The Peters-Wiseman aeroplane, upon which Fred Wiseman, Julian Pierre and M. W. Peters have been working since last October, was brought up from San Francisco yesterday by freight and unloaded at Mark West station, a few miles north of this city. There it will be re-assembled and its construction completed. The machine is housed in a huge tent that has been erected for the purpose on the Laughlin ranch, and when finished will be tested in the broad field adjoining which is admirable adapted to the purpose.

The machine is about forty-five feet long and thirty-six feet wide, and is of the biplane type. Accompanying the outfit are several mechanicians [sic], all of whom are enthusiastic in their predictions as to what the machine will accomplish. Julian Pierre is in charge and under no circumstances will visitors be admitted to see the aeroplane or even allowed in the field where the tent is located. As near as can be learned, the first test is expected to take place about two weeks from date.

– Press Democrat, March 2, 1910
Triumph of Flight Crowns Many Months of Labor, Experiment and Study by Wiseman and Peters

Bi-plane of Local Aviators Will Be Shown to the Crowds that Come to Santa Rosa in the First Week of May

Following several minor tests the Wiseman-Peters bi-plane made a perfect flight on Friday night in the big pasture field at the Laughlin ranch at Mark West, several miles from this city, where it has been assembled since the middle of March. Not only was the bi-plane built in Sonoma county, but the genius of Santa Rosa boys has achieved a triumph. They have a machine that won’t stay on the ground, and in the air is perfectly under control of the aviator.

As stated Friday night was really the first big test, the others having been principally to tension the mechanism. Twice on Friday night Aviators Wiseman and Peters circled the big field, soaring to a height of fifty feet, not attempting to fly high, however. This is but a foretaste of what may be expected. People in the neighborhood saw something Friday they had never seen before, and are loud in their praise of the achievement of the energetic young men who have done so nobly.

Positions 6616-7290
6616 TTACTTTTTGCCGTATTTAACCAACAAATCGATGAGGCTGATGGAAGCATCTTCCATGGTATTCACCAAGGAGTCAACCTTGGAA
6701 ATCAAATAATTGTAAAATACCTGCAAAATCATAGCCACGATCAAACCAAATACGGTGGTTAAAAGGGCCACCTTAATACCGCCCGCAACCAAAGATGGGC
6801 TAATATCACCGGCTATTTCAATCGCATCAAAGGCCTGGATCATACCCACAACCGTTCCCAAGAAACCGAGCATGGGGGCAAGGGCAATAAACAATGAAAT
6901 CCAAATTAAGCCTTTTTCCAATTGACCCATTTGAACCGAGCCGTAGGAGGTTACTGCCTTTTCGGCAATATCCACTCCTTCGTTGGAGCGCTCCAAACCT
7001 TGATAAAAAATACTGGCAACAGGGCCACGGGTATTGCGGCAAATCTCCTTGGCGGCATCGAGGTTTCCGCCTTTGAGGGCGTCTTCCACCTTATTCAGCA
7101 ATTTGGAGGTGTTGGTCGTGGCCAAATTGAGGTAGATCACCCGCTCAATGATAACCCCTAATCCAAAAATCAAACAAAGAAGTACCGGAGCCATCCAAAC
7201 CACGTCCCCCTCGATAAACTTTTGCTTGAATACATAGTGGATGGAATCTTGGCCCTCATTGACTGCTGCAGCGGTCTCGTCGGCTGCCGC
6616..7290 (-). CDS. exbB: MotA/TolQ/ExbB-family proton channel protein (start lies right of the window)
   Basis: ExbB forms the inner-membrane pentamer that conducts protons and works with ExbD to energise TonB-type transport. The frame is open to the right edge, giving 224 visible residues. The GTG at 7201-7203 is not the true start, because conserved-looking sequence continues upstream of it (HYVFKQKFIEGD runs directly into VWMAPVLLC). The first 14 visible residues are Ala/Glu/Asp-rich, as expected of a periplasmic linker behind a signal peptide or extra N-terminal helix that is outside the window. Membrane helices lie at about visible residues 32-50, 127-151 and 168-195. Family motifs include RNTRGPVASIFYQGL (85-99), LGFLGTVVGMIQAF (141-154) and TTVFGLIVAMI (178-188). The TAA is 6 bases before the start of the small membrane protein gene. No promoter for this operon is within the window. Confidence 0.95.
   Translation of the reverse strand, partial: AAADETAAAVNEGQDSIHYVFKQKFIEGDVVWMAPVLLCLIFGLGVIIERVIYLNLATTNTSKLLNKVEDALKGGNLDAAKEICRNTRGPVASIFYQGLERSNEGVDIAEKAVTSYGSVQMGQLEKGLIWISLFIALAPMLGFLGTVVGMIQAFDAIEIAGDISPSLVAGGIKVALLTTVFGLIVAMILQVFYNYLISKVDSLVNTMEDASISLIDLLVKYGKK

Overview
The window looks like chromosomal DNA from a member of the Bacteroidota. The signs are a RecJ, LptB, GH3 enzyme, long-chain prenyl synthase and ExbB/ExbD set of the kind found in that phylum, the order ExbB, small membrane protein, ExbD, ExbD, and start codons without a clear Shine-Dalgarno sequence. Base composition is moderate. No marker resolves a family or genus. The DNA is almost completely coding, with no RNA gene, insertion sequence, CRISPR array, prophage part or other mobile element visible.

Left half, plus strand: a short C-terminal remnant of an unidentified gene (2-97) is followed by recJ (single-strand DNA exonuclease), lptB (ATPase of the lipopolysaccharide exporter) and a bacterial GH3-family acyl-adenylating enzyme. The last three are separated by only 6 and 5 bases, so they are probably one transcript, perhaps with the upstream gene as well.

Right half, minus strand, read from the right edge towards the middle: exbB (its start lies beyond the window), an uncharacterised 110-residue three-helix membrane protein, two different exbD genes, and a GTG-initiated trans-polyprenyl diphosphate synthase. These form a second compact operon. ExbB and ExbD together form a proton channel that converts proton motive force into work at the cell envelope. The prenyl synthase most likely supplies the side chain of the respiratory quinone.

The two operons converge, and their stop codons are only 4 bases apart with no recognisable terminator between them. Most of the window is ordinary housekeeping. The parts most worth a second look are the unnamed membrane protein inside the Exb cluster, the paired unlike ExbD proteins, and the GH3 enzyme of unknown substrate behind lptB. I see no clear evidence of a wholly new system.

Will Fly at Carnival Time

 Thousands of people will be delighted and interested to know that the Wiseman-Peters bi-plane will fly here at Rose Carnival time, and will be a special feature for Sunday afternoon, May 8, the day following the fiesta. In the meantime other tests will be made, and it is especially requested that people refrain from going to the Laughlin ranch to see the machine as in doing so they will only be hindering the finishing touches. Naturally everybody is excited and interested but the aviators and designers say they cannot explain things to the people just now as they have no time. People will have plenty of opportunities to inspect the machine as it will be on public exhibition here during carnival week and all parts will be then explained.

 Worked Industriously

It was on October 17, 1909, that Wiseman and Peters got their heads together and commenced the actual construction of the bi-plane, which is now an assured fact, and is claimed by experts to be possibly the most perfect one in existence. At the time both were employed in the automobile business of J. W. Leavitt and Co., of San Francisco, both fearless as auto racers, and both well skilled in mechanical art. From October until January 1 of the present year they worked with automobiles during the day and spent their nights evolving their ideas in connection with the bi-plane and in the manufacture of parts. In January they severed their connection with the automobile business to devote their entire attention to the construction of their airship.